Citing business and constitutional issues, Hawaii challenges revised travel ban

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In a U.S. District Court motion filed Tuesday, the state of Hawaii asked for a temporary restraining order to block President Donald Trump’s recently revised travel ban for visitors from majority-Muslim countries.

The lawsuit (PDF) was filed in February, and Hawaii is likely the first state to legally challenge the revised order, the Honolulu Star Advertiser reports. Released Monday, the order still imposes a 90-day ban on visitors from six countries, but Iraq was removed from the list. It no longer prohibits entry by legal U.S. residents, current visa holders or some other travelers, such as diplomats or businesspeople.

Ismail Elshikh, imam of the Muslim Association of Hawaii, is named as a co-plaintiff on the Hawaii filing. Douglas Chin, attorney general of Hawaii, and Neal Katyal, a former acting solicitor general in the Obama administration, who is now a Hogan Lovells partner, filed the case.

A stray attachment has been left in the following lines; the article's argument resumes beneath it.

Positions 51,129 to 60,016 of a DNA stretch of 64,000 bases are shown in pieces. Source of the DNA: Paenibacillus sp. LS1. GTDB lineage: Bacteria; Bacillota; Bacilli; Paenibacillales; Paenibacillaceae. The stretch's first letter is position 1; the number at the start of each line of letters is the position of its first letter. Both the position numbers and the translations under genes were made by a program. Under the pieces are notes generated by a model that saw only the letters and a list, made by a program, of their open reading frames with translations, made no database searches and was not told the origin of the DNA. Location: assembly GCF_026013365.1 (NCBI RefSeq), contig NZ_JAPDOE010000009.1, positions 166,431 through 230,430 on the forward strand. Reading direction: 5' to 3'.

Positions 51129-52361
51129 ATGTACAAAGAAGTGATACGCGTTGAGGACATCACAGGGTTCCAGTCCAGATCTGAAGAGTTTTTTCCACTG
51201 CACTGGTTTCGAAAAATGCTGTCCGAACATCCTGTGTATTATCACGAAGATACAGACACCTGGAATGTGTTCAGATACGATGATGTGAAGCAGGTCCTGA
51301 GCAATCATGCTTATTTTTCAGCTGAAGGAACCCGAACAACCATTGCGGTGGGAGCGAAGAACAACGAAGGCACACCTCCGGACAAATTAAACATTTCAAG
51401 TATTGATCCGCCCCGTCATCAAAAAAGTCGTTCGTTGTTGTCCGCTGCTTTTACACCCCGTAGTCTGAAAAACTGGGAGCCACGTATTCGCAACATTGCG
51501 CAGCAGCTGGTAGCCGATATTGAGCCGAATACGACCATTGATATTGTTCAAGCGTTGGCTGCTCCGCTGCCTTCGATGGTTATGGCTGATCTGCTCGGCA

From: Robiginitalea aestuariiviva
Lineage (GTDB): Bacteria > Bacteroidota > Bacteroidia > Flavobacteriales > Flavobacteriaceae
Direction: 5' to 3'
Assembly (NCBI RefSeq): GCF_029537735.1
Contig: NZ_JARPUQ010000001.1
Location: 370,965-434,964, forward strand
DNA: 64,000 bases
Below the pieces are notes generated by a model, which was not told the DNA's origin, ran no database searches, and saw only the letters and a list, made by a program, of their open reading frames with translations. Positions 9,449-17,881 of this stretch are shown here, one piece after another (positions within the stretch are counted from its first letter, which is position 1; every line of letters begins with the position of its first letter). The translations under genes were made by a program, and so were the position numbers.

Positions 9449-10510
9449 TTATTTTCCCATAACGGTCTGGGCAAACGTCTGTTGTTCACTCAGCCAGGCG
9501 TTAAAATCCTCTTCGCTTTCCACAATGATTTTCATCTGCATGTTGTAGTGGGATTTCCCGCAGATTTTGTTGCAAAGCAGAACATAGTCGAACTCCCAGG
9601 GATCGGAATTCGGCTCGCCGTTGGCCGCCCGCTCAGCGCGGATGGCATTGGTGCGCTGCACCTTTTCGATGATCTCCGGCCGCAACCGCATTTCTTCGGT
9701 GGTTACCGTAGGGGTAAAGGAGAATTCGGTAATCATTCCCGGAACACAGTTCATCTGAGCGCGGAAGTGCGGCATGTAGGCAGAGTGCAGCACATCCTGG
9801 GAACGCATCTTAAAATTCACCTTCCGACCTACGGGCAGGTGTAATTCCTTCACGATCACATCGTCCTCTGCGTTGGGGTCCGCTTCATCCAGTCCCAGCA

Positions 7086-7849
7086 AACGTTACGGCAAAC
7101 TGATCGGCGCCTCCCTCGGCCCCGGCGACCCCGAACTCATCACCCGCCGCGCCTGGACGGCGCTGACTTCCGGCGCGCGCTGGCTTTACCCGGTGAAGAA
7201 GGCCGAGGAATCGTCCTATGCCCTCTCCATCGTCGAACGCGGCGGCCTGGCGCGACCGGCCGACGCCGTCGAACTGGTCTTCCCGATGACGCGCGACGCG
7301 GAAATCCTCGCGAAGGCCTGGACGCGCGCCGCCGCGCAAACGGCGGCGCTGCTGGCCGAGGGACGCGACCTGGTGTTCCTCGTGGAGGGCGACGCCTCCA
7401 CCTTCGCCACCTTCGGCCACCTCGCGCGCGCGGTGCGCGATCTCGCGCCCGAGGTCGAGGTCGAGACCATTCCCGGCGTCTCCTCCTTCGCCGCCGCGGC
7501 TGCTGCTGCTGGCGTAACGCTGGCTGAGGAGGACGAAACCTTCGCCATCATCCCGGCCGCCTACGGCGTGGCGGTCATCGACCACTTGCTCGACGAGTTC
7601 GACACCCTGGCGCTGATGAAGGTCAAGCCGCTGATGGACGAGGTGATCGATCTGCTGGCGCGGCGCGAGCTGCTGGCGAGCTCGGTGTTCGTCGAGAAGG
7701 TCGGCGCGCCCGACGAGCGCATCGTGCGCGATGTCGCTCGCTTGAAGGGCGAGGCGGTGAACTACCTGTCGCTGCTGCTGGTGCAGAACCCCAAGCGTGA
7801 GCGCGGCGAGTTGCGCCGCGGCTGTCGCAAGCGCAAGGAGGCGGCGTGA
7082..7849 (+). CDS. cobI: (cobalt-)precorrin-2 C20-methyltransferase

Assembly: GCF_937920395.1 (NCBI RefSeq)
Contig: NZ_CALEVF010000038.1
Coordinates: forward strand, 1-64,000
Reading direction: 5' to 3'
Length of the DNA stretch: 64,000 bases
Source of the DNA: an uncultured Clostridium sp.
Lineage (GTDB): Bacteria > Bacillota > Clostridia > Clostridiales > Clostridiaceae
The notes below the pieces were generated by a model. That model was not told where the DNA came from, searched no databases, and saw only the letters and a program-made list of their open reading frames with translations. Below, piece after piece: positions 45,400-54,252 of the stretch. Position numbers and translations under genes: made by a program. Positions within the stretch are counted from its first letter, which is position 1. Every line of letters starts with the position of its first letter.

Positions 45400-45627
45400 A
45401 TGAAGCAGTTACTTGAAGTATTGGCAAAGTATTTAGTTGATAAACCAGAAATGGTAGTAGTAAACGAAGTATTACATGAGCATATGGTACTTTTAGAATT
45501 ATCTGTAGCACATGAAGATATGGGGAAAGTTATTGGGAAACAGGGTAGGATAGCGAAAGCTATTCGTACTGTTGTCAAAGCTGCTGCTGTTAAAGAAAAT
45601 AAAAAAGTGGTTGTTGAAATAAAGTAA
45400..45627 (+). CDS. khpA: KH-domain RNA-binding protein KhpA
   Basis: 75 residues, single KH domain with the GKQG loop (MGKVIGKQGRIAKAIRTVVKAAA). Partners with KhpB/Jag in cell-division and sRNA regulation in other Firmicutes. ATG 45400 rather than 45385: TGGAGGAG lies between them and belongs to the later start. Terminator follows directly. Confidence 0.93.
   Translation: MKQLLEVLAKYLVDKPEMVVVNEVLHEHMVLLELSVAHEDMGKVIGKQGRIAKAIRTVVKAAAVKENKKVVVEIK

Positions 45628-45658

“The new executive order is resulting in the establishment of religion in the state of Hawaii contrary to its state constitution; it is inflicting immediate damage to Hawaii’s economy, educational institutions and tourism industry; and it is subjecting a portion of the state’s citizens to second-class treatment and discrimination, while denying all Hawaii residents the benefits of an inclusive and pluralistic society,” the motion (PDF), filed Tuesday, reads. “The new executive order is also denying Dr. Elshikh his fundamental rights under the First and Fifth amendments and federal statutes by treating him unfairly on the basis of his national origin, while establishing a disfavored religion in this country.”




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